This week on NOW:
Bill Moyers interviews Jessica Tuchman Mathews, president of the Carnegie Endowment for International Peace (CEIP). It was the CEIP that put forth the idea of coercive inspections the proposal for a more muscular approach to inspections, including the use of selective force if necessary as the course to be taken instead of pre-emptive regime change. Dr. Mathews discusses the impact that a war with Iraq would have on the future of the United Nations, the situation in Iraq and the throughout the Middle East, and the role the U.S. plays within the international community.
Dr. Marc Siegel, assistant professor of medicine at New York University and practicing internist since 1990, comments on what he sees as a disturbing change in the medical profession in the last five years. Pharmaceutical companies have had most of their restrictions lifted on the way that they can advertise, and there has been a five-fold increase in spending on ads aimed directly at patients.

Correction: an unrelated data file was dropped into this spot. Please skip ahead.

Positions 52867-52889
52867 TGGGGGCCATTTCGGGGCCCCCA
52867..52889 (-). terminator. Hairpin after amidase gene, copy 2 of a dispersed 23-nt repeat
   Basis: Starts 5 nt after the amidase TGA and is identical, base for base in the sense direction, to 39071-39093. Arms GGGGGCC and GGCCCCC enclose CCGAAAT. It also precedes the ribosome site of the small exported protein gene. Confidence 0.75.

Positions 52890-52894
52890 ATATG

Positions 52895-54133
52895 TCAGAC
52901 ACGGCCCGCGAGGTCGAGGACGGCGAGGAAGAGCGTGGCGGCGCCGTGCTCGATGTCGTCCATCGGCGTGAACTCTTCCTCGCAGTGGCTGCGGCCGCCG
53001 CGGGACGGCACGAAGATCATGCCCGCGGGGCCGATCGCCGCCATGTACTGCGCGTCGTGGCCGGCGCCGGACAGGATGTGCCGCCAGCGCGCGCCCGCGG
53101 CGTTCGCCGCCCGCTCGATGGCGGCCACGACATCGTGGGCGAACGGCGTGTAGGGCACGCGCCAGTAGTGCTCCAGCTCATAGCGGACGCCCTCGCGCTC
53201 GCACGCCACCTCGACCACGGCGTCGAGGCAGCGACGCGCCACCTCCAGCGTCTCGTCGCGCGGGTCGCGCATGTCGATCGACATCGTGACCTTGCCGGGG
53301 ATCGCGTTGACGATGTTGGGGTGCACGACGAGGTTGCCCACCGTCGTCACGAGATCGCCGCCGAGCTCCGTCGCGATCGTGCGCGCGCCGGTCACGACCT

Bill Moyers interviews John Brady Kiesling, career diplomat most recently in the post of political counselor at the U.S. Embassy in Athens. Kiesling was the first diplomat to resign in protest over U.S. policy toward Iraq. His letter of resignation to Colin Powell garnered worldwide attention.
Bill Moyers pays tribute to Fred Danback, who, along with the Hudson River Fisherman’s Association, convinced the U.S. Attorneys’ office to take Anaconda, the wire company that was dumping industrial waste into the Hudson River, to court in 1971. Danback risked his livelihood to testify against his employer, resulting in a landmark environmental case.